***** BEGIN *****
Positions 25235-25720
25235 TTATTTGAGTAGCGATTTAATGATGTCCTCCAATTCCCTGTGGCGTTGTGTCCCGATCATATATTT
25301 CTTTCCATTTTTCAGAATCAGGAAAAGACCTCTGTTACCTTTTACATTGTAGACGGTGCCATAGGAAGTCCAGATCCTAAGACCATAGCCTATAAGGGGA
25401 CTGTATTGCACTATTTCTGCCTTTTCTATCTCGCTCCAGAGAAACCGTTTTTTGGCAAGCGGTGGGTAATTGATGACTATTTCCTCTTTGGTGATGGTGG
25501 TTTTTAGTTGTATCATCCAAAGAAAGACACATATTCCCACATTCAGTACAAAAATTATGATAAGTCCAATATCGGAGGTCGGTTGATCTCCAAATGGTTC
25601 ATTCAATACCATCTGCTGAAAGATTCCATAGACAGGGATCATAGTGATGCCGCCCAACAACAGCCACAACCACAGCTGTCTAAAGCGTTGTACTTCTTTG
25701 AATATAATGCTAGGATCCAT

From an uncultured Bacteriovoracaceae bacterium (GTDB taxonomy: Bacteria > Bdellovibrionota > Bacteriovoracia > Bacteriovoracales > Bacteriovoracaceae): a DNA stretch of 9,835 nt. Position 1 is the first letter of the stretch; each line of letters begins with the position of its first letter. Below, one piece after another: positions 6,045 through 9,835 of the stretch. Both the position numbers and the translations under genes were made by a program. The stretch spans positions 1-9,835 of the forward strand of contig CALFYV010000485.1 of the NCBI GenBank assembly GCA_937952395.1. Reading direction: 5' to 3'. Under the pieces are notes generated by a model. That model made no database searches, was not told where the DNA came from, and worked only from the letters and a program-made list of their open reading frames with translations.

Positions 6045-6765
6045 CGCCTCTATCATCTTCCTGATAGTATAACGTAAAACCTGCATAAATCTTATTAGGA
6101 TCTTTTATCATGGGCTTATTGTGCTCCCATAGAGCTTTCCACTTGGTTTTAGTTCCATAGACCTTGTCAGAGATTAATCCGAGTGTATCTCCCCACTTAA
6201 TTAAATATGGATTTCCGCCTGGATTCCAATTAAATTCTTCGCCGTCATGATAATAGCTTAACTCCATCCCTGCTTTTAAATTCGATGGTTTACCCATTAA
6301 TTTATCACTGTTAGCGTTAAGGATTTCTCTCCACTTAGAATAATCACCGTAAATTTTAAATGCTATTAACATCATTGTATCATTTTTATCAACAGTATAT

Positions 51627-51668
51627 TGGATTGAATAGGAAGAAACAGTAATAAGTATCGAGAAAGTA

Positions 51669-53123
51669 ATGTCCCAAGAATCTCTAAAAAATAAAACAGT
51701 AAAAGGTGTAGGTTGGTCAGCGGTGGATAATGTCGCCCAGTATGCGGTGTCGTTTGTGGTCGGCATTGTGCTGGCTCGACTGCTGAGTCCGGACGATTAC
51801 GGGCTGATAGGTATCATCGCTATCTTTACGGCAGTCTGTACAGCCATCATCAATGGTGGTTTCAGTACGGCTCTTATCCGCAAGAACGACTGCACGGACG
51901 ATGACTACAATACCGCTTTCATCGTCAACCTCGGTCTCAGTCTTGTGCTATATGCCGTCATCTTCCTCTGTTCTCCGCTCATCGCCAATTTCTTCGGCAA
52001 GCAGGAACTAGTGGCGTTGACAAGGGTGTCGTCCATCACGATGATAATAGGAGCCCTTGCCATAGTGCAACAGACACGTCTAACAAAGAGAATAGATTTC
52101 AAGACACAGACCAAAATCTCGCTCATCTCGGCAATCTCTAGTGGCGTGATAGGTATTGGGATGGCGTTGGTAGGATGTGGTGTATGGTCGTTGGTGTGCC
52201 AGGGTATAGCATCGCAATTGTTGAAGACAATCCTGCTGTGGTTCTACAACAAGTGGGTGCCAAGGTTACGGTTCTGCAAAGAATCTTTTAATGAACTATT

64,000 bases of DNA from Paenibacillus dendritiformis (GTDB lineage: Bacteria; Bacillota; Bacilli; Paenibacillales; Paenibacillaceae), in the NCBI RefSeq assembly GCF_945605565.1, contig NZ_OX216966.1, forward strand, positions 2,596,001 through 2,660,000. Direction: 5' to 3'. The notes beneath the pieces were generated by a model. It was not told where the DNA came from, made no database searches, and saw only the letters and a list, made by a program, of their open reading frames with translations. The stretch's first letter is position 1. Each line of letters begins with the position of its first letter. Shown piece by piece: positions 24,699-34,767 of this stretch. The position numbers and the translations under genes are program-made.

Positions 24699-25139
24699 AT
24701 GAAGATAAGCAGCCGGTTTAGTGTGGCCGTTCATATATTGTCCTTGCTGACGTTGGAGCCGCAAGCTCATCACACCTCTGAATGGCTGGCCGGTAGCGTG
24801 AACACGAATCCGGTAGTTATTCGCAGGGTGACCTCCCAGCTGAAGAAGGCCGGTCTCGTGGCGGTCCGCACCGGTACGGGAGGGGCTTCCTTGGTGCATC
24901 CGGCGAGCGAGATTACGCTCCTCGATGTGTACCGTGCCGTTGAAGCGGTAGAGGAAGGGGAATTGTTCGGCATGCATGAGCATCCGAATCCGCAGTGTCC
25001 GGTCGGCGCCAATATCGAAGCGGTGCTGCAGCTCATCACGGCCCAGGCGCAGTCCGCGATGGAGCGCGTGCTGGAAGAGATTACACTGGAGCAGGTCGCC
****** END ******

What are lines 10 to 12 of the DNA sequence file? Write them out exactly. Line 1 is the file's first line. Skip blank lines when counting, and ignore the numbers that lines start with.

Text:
6045 CGCCTCTATCATCTTCCTGATAGTATAACGTAAAACCTGCATAAATCTTATTAGGA
6101 TCTTTTATCATGGGCTTATTGTGCTCCCATAGAGCTTTCCACTTGGTTTTAGTTCCATAGACCTTGTCAGAGATTAATCCGAGTGTATCTCCCCACTTAA
6201 TTAAATATGGATTTCCGCCTGGATTCCAATTAAATTCTTCGCCGTCATGATAATAGCTTAACTCCATCCCTGCTTTTAAATTCGATGGTTTACCCATTAA